An Alaska senator who put a hold on the nomination of the next Marine Corps commandant said he will allow the confirmation to move ahead after he worked out his concerns with the service officials.
Sen. Dan Sullivan, R-Alaska, would not reveal to reporters what prompted his objection to Lt. Gen. David Berger taking over the job. Berger was expected to be confirmed to the post last month as part of a larger package of military nominations.
On Wednesday, Sullivan said only that the issue “is between me and Gen. Berger” and that he is dropping his opposition. Berger’s nomination could be finalized by the Senate as early as this week, unless another lawmaker voices new concerns.
Upon final confirmation from the Senate, Berger will pin on a fourth star and become the Corps’ 38th commandant.
Details of Sullivan’s decision to stall the process was first reported by USNI News last week. During his confirmation hearing in April, Sullivan asked Berger about the Marine Corps readiness to fight battles in cold weather terrain, referencing units that had recently visited bases in his state.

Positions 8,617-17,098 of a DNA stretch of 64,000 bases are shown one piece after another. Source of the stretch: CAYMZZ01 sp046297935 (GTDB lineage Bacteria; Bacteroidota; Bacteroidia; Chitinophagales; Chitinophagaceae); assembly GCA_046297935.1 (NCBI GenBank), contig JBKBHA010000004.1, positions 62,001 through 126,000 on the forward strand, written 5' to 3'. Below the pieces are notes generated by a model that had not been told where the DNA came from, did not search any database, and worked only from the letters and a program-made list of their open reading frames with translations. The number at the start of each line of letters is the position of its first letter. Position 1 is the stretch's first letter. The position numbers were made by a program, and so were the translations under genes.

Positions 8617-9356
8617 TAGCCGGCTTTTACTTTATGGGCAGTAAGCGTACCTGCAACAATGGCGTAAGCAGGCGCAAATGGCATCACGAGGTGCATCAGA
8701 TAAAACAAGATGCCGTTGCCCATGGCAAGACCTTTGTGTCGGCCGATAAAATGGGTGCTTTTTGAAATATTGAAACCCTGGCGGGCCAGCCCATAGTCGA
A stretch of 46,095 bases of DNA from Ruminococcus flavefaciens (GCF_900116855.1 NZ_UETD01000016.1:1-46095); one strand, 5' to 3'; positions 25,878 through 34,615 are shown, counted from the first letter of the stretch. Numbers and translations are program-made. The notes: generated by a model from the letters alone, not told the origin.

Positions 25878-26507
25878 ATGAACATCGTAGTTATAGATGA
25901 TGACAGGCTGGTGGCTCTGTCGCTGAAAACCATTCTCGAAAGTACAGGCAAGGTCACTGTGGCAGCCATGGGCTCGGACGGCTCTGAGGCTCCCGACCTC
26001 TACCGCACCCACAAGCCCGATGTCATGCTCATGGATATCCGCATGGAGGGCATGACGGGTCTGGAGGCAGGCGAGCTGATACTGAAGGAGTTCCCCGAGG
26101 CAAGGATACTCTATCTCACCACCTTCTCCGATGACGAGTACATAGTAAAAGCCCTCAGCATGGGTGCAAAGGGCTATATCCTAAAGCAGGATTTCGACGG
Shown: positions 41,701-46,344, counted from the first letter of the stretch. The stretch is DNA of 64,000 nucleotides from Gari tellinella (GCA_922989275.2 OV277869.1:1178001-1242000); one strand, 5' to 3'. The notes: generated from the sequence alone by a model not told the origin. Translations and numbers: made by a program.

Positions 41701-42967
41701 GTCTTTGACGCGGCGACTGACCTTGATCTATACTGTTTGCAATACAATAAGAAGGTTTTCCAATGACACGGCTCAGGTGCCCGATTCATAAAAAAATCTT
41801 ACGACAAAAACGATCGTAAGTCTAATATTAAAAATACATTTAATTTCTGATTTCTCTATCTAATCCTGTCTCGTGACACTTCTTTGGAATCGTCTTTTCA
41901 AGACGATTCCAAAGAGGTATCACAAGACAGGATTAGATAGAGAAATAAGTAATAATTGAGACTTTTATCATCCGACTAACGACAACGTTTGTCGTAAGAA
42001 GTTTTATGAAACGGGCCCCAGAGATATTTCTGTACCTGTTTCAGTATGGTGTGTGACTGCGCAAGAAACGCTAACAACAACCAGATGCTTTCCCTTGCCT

“I know it's a critical training requirement for the Marine Corps as is operating in the jungle and it's not transferable,” Berger said. “It is a skill that … if you don't practice it, it will atrophy fast.”
Sullivan did not indicate any opposition at the time.
Why Lt. Gen. David H. Berger was chosen to lead Marines into the next big fight.
Berger currently serves as the commanding general of Marine Corps Combat Development Command. He has commanded Marines in Operation Desert Storm, Operation Iraqi Freedom and Operation Enduring Freedom.
Berger is in line to replace current commandant, Gen. Robert Neller. If confirmed, he would also receive his fourth star.